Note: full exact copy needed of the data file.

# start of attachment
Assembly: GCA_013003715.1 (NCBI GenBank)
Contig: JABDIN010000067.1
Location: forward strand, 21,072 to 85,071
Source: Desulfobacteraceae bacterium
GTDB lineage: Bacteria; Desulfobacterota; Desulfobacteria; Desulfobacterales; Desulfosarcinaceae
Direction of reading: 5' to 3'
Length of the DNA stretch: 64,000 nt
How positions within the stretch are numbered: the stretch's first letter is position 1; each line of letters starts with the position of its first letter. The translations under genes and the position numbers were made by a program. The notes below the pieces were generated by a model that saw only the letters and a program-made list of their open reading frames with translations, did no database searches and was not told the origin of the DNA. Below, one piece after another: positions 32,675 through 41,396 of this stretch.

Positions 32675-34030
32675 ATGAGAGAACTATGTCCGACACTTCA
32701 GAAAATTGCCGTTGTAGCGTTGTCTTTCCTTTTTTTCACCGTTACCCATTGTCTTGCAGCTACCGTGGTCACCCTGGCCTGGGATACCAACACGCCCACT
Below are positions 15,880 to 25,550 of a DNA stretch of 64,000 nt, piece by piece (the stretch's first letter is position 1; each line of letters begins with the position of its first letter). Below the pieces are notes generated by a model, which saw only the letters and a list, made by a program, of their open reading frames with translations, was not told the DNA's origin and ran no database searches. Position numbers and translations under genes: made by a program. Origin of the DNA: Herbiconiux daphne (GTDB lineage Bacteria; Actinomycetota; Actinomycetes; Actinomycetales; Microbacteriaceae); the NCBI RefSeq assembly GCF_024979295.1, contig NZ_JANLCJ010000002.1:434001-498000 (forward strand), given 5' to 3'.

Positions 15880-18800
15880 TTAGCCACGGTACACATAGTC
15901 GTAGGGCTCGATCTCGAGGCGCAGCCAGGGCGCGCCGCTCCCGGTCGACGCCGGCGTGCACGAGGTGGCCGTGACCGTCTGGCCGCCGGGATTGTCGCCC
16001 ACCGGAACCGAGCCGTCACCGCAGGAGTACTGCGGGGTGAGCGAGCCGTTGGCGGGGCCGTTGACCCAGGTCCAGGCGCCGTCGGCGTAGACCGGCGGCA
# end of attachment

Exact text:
Assembly: GCA_013003715.1 (NCBI GenBank)
Contig: JABDIN010000067.1
Location: forward strand, 21,072 to 85,071
Source: Desulfobacteraceae bacterium
GTDB lineage: Bacteria; Desulfobacterota; Desulfobacteria; Desulfobacterales; Desulfosarcinaceae
Direction of reading: 5' to 3'
Length of the DNA stretch: 64,000 nt
How positions within the stretch are numbered: the stretch's first letter is position 1; each line of letters starts with the position of its first letter. The translations under genes and the position numbers were made by a program. The notes below the pieces were generated by a model that saw only the letters and a program-made list of their open reading frames with translations, did no database searches and was not told the origin of the DNA. Below, one piece after another: positions 32,675 through 41,396 of this stretch.

Positions 32675-34030
32675 ATGAGAGAACTATGTCCGACACTTCA
32701 GAAAATTGCCGTTGTAGCGTTGTCTTTCCTTTTTTTCACCGTTACCCATTGTCTTGCAGCTACCGTGGTCACCCTGGCCTGGGATACCAACACGCCCACT
Below are positions 15,880 to 25,550 of a DNA stretch of 64,000 nt, piece by piece (the stretch's first letter is position 1; each line of letters begins with the position of its first letter). Below the pieces are notes generated by a model, which saw only the letters and a list, made by a program, of their open reading frames with translations, was not told the DNA's origin and ran no database searches. Position numbers and translations under genes: made by a program. Origin of the DNA: Herbiconiux daphne (GTDB lineage Bacteria; Actinomycetota; Actinomycetes; Actinomycetales; Microbacteriaceae); the NCBI RefSeq assembly GCF_024979295.1, contig NZ_JANLCJ010000002.1:434001-498000 (forward strand), given 5' to 3'.

Positions 15880-18800
15880 TTAGCCACGGTACACATAGTC
15901 GTAGGGCTCGATCTCGAGGCGCAGCCAGGGCGCGCCGCTCCCGGTCGACGCCGGCGTGCACGAGGTGGCCGTGACCGTCTGGCCGCCGGGATTGTCGCCC
16001 ACCGGAACCGAGCCGTCACCGCAGGAGTACTGCGGGGTGAGCGAGCCGTTGGCGGGGCCGTTGACCCAGGTCCAGGCGCCGTCGGCGTAGACCGGCGGCA